With four girls that are seven and under there are many time-outs in the Mera house. Time away from each other, a break for Mom, different play areas for the twins (18 months old) so they don’t pull each others hair out – you get the picture? On the 1-2 days per week that I am home all day with all four girls there is a blessed afternoon time slot -NAP TIME. Since three out of four still nap, that quiet time is one of indulgence for this Mama!
But I have to say- whether they are taking quiet time in their rooms for sanity purposes or naps to rest and renew their energy, there is a part of me that waits for them to wake up or for that timer to go off. It is just so weird how my heart misses them and looks forward to their presence again, even when I desperately need that quiet break. Even when they have done something to anger me, or harm one another – I wait to see them again.
It is even the same when Robert and I get away for a night or a weekend. While we love the time together (and the much needed respite), there is always a part of my heart that longs for the girls. I miss them! I always say that motherhood ruined me for life – I need time away but when I am away I miss them like crazy. I just can’t WAIT to see them whenever I am not with them. Isn’t it funny how nothing my girls do, no matter how they may anger me, makes me want to be out of their presence for long. Sure enough, I will miss them and find myself waiting to see them again.
Usually when we talk about “waiting” in our faith, it is in the context of us waiting – waiting on God. As believers we know this is part of our story, as a matter of fact it is probably the majority of our faith journey – waiting. Waiting on God’s timing or an answer to our prayer, for his healing, his guidance, his presence. We are a people of waiting, no doubt.
But the prophet Isaiah speaks to another facet of waiting (30: 18-19). In a time when Israel was far from God, when their choices lead them away from the covenantal relationship they had with their Creator, Isaiah talks about waiting in the verse here. But the crazy thing is that it’s not in the context of Israel waiting on God, but of God waiting on her. Israel has made some poor choices and they have aligned themselves with empires like Egypt, Assyria and turned from God. Sin separates them from God – they have not declared their wait, but God has declared his!
In the verses above, Isaiah boldly declares that God is waiting on Israel, on her return. But he is not just waiting to say hi and to welcome her home. He is waiting to be gracious to his people. He is waiting to show mercy to them. He is waiting for them to cry to him, so that he might respond with merciful and gracious love.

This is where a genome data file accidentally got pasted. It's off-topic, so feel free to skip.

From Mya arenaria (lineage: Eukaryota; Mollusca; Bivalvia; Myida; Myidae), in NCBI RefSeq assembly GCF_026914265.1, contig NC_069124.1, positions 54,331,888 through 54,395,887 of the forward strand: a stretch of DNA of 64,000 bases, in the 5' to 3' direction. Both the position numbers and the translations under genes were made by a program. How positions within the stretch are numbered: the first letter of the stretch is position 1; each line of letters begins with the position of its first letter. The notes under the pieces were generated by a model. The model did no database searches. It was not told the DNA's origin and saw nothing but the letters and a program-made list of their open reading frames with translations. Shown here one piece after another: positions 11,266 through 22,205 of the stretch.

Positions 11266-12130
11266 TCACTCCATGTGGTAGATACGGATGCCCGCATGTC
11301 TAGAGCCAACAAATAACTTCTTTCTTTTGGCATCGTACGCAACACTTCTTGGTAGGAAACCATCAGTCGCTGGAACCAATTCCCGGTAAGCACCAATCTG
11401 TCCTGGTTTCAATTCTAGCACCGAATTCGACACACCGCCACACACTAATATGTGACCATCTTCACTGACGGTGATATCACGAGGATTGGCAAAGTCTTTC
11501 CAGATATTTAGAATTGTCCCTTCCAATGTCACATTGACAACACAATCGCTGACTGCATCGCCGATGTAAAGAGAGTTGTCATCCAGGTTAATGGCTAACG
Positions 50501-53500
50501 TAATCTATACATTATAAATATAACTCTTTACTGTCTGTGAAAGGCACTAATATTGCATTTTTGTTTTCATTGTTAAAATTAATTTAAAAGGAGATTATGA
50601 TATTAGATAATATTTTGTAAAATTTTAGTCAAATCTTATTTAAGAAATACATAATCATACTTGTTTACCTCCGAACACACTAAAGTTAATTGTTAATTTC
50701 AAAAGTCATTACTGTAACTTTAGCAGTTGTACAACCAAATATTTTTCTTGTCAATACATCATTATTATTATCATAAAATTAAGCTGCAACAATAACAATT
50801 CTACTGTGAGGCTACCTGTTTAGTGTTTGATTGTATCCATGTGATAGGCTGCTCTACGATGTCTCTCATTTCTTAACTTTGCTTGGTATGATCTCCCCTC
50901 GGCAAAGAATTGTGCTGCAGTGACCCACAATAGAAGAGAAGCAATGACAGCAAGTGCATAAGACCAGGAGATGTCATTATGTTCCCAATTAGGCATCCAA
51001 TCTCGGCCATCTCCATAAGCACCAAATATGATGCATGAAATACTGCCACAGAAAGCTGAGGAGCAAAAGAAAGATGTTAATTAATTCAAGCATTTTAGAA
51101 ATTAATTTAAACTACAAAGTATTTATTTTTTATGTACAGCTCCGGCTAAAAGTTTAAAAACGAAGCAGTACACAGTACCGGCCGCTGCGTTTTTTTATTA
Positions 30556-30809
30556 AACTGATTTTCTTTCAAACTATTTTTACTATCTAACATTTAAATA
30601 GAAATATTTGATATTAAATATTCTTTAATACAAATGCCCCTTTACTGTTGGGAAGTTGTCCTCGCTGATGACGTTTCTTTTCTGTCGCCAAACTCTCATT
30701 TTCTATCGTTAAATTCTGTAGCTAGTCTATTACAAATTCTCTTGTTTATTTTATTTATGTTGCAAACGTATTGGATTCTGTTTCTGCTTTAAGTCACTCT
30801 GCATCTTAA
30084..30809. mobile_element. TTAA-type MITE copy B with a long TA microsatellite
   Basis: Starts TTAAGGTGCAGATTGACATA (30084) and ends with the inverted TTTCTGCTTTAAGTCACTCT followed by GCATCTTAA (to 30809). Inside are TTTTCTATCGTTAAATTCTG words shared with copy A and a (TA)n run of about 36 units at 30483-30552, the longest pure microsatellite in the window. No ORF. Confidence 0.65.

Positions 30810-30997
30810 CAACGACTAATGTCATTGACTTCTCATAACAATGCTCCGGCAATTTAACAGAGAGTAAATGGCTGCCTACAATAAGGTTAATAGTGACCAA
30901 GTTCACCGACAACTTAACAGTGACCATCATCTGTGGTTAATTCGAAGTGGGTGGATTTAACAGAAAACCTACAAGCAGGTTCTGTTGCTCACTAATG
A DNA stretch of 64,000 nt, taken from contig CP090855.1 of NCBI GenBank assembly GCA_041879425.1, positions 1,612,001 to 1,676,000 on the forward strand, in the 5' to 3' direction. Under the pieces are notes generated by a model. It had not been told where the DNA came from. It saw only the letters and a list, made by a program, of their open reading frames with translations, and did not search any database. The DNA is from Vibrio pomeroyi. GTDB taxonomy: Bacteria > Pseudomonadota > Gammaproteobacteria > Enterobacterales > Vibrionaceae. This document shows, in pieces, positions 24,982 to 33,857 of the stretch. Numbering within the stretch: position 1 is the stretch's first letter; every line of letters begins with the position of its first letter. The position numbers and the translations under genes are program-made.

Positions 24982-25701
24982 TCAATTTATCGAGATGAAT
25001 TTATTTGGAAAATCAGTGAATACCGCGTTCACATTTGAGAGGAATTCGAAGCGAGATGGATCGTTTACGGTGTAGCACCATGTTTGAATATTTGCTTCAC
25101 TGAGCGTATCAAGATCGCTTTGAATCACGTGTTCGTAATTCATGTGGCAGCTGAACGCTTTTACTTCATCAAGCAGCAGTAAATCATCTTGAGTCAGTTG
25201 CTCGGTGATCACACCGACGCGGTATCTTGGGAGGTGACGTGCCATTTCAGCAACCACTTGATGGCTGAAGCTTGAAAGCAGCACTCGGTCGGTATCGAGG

As a Mom I get this waiting. At the end of a nap when I hear Nailah or Karianne cry (even if I still need a little more down time) my gut instinct is to comfort them, to pick them up, hug and kiss them, to show them love. I am waiting for them to wake up (on some level) because I love being with them. Even if they were driving me mad before nap, and I needed that break . . . there is still a longing to have them back close to me.
When the older girls are in time out for constant bickering or wining, for not sharing or for being unkind – I long to bring them back together to apologize, hug, and to move on. I find that I have been waiting to show them mercy, grace, forgiveness, and love; to teach them how to show these things to one another. Their poor choices don’t lessen my desire to be with them in the mother-daughter relationship.
God waits for us in even bigger and better ways than this. He waits for us to turn to him when we are far from him. He waits to be gracious to us. But its not the image of the mother with hands on her hips and a tapping foot, whose teenager is out past curfew. Instead, its the image of the mother whose child returns from being gone for years, arms open to embrace and forgive.
Isaiah says to Israel that God is not waiting to punish them, but to show them mercy and be gracious to them. Don’t get me wrong, there are consequences for Israel’s sin – and there are consequences for ours. But the desire of our God is that we be with him, that we receive his gracious love and endless mercy.
So no matter what we have done or where we have been – God is waiting for us. He is waiting for you – to be gracious to you and show you his mercy. Whatever your choices, your sin, your unfaithfulness, or your distance – God is waiting for you to cry to him.
So think about it. How is God waiting on you? In what way is your Savior calling you into his grace? How does he want to show you mercy?
Cry out to Jesus. “He will surely be gracious to you at the sound of your cry; when he hears it, he will answer you.”
God waits for you.